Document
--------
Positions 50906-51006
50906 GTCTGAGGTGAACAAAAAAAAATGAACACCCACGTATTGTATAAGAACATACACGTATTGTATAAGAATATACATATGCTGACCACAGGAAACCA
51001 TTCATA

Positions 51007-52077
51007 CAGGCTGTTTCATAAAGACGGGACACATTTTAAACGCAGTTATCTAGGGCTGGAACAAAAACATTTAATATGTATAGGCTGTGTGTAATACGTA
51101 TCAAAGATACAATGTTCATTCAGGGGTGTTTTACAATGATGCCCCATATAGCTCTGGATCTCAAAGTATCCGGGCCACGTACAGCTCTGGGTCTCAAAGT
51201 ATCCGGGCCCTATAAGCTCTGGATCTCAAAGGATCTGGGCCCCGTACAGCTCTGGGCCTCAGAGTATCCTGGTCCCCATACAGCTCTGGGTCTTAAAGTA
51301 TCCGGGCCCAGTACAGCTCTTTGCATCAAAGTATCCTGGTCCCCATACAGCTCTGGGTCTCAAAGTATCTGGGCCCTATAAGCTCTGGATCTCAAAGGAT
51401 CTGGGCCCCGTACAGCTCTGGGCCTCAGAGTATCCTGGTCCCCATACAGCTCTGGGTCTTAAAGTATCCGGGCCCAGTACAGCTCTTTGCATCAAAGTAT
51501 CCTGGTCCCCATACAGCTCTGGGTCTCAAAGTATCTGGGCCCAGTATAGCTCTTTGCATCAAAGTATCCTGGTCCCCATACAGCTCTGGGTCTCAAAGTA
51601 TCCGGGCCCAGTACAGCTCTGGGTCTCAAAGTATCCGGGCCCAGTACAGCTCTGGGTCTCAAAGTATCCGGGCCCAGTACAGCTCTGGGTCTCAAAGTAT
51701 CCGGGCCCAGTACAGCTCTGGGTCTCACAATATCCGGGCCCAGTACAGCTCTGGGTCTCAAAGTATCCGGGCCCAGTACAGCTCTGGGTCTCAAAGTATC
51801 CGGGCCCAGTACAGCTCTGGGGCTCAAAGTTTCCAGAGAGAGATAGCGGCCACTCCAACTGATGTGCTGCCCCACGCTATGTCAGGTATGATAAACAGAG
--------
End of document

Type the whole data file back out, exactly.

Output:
Positions 50906-51006
50906 GTCTGAGGTGAACAAAAAAAAATGAACACCCACGTATTGTATAAGAACATACACGTATTGTATAAGAATATACATATGCTGACCACAGGAAACCA
51001 TTCATA

Positions 51007-52077
51007 CAGGCTGTTTCATAAAGACGGGACACATTTTAAACGCAGTTATCTAGGGCTGGAACAAAAACATTTAATATGTATAGGCTGTGTGTAATACGTA
51101 TCAAAGATACAATGTTCATTCAGGGGTGTTTTACAATGATGCCCCATATAGCTCTGGATCTCAAAGTATCCGGGCCACGTACAGCTCTGGGTCTCAAAGT
51201 ATCCGGGCCCTATAAGCTCTGGATCTCAAAGGATCTGGGCCCCGTACAGCTCTGGGCCTCAGAGTATCCTGGTCCCCATACAGCTCTGGGTCTTAAAGTA
51301 TCCGGGCCCAGTACAGCTCTTTGCATCAAAGTATCCTGGTCCCCATACAGCTCTGGGTCTCAAAGTATCTGGGCCCTATAAGCTCTGGATCTCAAAGGAT
51401 CTGGGCCCCGTACAGCTCTGGGCCTCAGAGTATCCTGGTCCCCATACAGCTCTGGGTCTTAAAGTATCCGGGCCCAGTACAGCTCTTTGCATCAAAGTAT
51501 CCTGGTCCCCATACAGCTCTGGGTCTCAAAGTATCTGGGCCCAGTATAGCTCTTTGCATCAAAGTATCCTGGTCCCCATACAGCTCTGGGTCTCAAAGTA
51601 TCCGGGCCCAGTACAGCTCTGGGTCTCAAAGTATCCGGGCCCAGTACAGCTCTGGGTCTCAAAGTATCCGGGCCCAGTACAGCTCTGGGTCTCAAAGTAT
51701 CCGGGCCCAGTACAGCTCTGGGTCTCACAATATCCGGGCCCAGTACAGCTCTGGGTCTCAAAGTATCCGGGCCCAGTACAGCTCTGGGTCTCAAAGTATC
51801 CGGGCCCAGTACAGCTCTGGGGCTCAAAGTTTCCAGAGAGAGATAGCGGCCACTCCAACTGATGTGCTGCCCCACGCTATGTCAGGTATGATAAACAGAG